Arm plate sample of normal flora on skin.

How to Isolate Pure Bacterial Cultures 
from Clinical Samples

When a medical professional suspects that a patient is ill due to the presence of a pathological (bad guy) microbe, a clinical sample is obtained from the patient. A clinical sample is material taken from a human (or an animal, in the case of veterinary medicine), such as a throat swab, or urine specimen.

Article Summary: There are two main microbiology methods used for isolating bacteria from a clinical sample in order to obtain pure cultures-streak plates and pour plates.
Isolating Bacterial Cultures from Clinical Samples
Micrococcus luteus pure culture isolated from arm plate clinical sample pictured above.​
Micrococcus luteus pure culture isolated from arm plate clinical sample.​ Click here for more pictures of bacterial cultures.
​Page last updated: 3/2016
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Instructor's Corner
Normal Flora and Clinical Samples
Depending on the area of the body where the clinical sample was obtained, the sample is likely to contain many different types of microbes, some of which could be normal flora. Normal flora are microbes that live on and in the human body, usually without normally causing harm, and often providing some benefit. But the physician is only interested in the identity of the harmful bacteria that is causing the illness.

Isolation Streak Plate Technique
Isolation Streak Plate Technique

Source Plate: Sample a bacterial colony using a sterile, cooled inoculation loop. 

#1. Gently spread bacteria over a portion of a sterile growth media surface.

#2. Sterilize loop and let cool. Drag loop into section #1 to obtain bacteria. Then spread it out into a second section.

#3. Sterilize loop and let cool. Drag loop into section #2 to obtain bacteria. Then spread it out into a third section.

#4. Sterilize loop and let cool. Drag  loop into section #3 to obtain bacteria. Then spread it out into a fourth section. Make sure that sections #1 and #4 do not overlap.
​Since several different types of normal flora may be present in the clinical sample, in addition to a possible pathogen, all microbes in the sample must be isolated and identified. In order to find and identify the pathogen, it must first be grown in a pure culture.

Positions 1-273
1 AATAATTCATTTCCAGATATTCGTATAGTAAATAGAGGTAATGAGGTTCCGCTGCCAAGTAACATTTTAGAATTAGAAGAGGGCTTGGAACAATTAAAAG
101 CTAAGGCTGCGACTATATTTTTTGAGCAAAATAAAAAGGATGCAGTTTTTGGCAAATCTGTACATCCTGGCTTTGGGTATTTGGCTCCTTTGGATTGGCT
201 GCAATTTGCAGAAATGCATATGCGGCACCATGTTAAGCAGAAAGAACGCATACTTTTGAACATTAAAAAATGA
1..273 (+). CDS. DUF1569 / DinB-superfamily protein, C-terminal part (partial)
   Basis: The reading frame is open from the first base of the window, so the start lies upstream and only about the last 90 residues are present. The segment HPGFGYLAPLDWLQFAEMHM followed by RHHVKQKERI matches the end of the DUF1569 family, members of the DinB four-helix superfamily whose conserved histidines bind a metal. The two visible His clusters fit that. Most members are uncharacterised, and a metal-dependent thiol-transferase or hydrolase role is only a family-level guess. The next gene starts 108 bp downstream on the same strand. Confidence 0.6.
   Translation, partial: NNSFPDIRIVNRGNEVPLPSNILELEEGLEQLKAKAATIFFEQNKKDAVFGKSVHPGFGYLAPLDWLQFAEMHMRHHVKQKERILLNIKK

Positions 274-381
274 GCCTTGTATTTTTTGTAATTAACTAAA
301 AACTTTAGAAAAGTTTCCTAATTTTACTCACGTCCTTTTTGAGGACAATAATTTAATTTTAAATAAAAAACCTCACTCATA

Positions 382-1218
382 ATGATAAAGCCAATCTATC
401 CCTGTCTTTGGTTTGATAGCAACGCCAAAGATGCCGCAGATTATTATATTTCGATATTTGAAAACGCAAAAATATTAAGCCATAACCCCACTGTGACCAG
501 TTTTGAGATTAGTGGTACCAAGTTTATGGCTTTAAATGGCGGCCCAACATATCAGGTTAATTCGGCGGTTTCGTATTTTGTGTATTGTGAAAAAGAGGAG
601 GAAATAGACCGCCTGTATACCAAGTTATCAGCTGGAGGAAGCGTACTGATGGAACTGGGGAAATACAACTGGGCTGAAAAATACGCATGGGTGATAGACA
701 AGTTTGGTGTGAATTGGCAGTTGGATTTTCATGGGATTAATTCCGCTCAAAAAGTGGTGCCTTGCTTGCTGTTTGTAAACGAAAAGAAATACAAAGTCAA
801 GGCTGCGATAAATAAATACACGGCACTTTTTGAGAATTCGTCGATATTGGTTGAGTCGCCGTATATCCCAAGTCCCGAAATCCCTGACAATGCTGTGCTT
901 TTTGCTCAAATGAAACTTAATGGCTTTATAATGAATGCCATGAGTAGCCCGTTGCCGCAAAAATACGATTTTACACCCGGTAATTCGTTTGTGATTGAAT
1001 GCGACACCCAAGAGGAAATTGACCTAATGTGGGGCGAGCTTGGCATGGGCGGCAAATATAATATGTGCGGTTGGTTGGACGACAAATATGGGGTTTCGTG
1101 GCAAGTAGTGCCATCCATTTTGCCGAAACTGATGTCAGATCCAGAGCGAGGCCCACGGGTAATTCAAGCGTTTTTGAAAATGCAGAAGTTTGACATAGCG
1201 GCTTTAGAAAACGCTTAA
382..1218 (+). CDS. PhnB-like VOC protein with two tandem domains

Cultivating Microorganisms For Pure Cultures
A pure culture consists of cells that are all of the same type, either all having resulted from one parent cell, or having arisen from a group of related cells. There are several different microbiology methods that scientists can use to isolate pure cultures of bacteria. Two common methods are streak plate and pour plate techniques.

Streak Plating Isolation Technique
Streak plating is a procedure in which the clinical sample is smeared onto a section of agar (a type of bacterial growth medium) in a Petri dish and then spread out in progressive steps that, if done correctly, result in the growth of individual colonies appearing once the plate has been incubated.

Arm plate of normal flora sampled from the skin.
Arm plate of normal flora sampled from the skin.
Arm plate used to obtain normal flora samples from the skin. A metal cap is filled with TSY bacterial growth agar, allied to cool and set, then placed against the skin for several minutes. The cap is then incubated at body temperature, resulting in colonies of bacteria
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Isolation streak plate of E. coli on TSY agar
Isolation streak plate of E. coli bacteria growing on TSY agar. Note isolated colonies in upper left area of plate
Learn about Pour Plating
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